Mauritius is of serious significance to countries in the Africa sphere. Its high ranking means that the economy of the country is organised in a manner that brings great benefits to its inhabitants.
Mauritius has increased its economic freedom ranking from 43rd in 1990 (SA 61st ) to 7th in 2018 (SA 90th). GDP per capita in constant 2017 US$ increased for Mauritians from $7,990 to $22,208 (177.95%). Over the same period South Africa’s GDP per capita increased from $10,296 to $12,631 (22.68%).
Other countries have shown similar rapid growth in GDP per capita and in every case the growth has followed deliberate policies to liberate the economies from suffocating government controls.
Casting the net wider than general economic activity
Tito Mboweni, South Africa's Minister of Finance, could do well to take note of the lockstep increase in GDP per capita that can be achieved by increasing economic freedom, but the net must be cast wider than general economic activity.
The factors for attention include a drastic reduction in the marginal tax rate (Mauritius 15%, SA 45%); Mauritians have greater freedom to own foreign currencies; and foreign trade is more liberalised than South Africa's.
The greatest difference, though, appears to be that while Mauritians might have differences, they have learned that everyone is better off if they work together to improve conditions for the entire population.
Mauritius is merely one country that has climbed up the economic freedom ladder and doubled the average incomes of its citizens in less than two decades.
There are more, but in every case higher incomes go hand in hand with increased economic freedom. Governments who refuse to recognise this obvious truth, are not considering the interests of their citizens.
An inclusive-style constitution
The economic success of Mauritius did not come about 'by accident' – meaning that the citizens of Mauritius exerted a positive influence on the events in their country that led to the success they have achieved. This began with the adoption of an inclusive-style constitution on gaining political independence from the British.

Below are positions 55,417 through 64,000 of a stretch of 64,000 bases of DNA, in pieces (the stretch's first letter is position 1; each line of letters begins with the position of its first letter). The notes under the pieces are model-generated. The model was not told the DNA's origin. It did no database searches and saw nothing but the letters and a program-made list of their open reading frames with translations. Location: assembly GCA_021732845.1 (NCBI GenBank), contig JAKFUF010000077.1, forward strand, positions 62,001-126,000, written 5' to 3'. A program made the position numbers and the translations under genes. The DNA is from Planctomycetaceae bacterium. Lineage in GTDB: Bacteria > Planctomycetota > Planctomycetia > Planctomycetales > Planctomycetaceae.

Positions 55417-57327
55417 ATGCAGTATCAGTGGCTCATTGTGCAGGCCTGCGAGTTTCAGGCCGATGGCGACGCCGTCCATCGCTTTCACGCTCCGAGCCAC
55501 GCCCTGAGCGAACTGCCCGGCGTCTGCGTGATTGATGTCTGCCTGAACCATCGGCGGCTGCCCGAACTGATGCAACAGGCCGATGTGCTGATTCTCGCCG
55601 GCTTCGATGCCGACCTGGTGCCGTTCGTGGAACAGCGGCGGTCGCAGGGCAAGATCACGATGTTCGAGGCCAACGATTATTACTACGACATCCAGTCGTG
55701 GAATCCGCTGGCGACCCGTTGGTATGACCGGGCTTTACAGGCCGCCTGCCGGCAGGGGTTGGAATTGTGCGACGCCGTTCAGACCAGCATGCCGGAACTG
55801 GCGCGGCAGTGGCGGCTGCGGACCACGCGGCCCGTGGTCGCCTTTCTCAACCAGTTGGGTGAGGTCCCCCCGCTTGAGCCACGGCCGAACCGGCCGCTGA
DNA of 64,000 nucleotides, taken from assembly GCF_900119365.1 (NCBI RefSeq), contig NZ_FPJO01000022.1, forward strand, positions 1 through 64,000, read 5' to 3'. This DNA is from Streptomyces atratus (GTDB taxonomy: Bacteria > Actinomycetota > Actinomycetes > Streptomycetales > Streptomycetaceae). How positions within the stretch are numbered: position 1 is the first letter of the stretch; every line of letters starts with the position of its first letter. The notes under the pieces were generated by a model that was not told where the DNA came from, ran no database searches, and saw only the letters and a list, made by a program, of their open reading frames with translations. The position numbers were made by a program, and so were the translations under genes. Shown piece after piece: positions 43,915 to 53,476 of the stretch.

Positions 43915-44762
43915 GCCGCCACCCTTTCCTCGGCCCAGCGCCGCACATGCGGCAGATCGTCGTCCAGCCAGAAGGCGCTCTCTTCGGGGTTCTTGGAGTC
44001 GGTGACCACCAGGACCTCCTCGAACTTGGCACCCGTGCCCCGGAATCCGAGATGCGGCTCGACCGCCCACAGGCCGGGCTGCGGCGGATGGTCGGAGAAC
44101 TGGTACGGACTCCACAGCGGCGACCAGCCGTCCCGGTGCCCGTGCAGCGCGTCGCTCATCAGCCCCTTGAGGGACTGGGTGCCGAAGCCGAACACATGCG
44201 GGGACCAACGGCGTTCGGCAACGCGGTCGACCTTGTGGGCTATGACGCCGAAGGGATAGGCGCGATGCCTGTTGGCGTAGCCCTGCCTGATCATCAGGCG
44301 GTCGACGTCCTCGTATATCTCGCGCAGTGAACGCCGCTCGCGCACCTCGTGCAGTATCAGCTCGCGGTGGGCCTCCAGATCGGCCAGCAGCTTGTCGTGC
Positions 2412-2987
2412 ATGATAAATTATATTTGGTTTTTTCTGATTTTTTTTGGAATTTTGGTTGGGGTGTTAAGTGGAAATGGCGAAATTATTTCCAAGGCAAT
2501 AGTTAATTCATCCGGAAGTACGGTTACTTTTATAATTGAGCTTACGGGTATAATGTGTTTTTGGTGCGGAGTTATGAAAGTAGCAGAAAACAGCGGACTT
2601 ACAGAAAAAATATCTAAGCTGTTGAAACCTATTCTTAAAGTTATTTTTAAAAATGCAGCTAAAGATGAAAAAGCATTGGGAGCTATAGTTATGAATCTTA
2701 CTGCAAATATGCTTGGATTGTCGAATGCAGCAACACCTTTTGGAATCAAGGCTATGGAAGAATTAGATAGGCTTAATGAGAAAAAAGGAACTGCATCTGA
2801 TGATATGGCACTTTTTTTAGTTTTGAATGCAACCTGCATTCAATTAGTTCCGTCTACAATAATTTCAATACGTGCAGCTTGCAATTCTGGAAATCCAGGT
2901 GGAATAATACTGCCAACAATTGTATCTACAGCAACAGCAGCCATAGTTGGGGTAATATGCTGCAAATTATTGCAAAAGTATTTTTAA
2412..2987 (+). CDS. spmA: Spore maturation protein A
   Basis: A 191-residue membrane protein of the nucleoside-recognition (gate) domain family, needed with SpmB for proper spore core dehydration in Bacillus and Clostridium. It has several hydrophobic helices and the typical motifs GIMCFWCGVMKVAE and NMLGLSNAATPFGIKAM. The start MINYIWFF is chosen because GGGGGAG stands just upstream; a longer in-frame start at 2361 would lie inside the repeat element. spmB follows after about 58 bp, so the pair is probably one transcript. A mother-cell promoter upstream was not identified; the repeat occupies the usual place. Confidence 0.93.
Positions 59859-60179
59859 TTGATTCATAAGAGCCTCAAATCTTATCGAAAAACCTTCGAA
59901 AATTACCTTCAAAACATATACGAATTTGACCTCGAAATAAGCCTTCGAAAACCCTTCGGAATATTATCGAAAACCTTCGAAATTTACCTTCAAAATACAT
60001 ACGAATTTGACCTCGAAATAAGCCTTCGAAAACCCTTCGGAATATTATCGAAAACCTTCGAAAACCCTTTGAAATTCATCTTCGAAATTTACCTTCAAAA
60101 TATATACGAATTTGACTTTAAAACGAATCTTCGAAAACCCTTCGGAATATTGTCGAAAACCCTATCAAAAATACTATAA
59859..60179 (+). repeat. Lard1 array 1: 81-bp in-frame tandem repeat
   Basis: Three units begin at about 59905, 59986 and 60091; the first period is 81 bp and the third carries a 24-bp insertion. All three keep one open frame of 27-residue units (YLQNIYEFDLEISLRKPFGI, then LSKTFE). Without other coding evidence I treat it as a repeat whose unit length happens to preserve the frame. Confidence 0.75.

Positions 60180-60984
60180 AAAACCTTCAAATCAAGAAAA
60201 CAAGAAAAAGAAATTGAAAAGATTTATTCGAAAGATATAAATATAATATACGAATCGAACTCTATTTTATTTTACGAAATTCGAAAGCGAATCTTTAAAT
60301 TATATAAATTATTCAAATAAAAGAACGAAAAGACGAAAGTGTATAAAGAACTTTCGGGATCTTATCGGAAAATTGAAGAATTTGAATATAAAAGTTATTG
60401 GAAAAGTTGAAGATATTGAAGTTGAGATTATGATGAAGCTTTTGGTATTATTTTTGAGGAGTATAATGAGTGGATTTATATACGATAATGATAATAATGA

The new constitution of Mauritius provided for a National Assembly consisting of 70 members to be elected on the first-past-the-post-system. The number of members of the assembly was increased from the 34-member Legislative Council created by the British in 1947, which contained 21 elected members.
A unique feature of the new assembly was that eight of the seats were to be filled on a 'best loser' system intended to ensure representation for under-represented communities. The four constitutionally recognised communities were Hindu, Muslim, Chinese and General Population.
In August 1967, the first election, held under the new constitution, was fought between a coalition of pro-independence parties led by the Labour Party (LP) and an opposing coalition led by the minority-representing Parti Mauricien Social Democrate (PMSD), who remained uneasy about independence despite the safeguards in the constitution.
As it turned out, the LP won the election, capturing 39 seats in the National Assembly, an overall majority that allowed the party to push through an independence vote, leading to independence from Britain on 12 March 1968.
Coalition governments made up of from two to five parties governed Mauritius from independence. These coalitions differ from co-operative arrangements between political parties in other countries designed to capture control of government, in that the Mauritian coalitions are formed before the elections and not afterwards.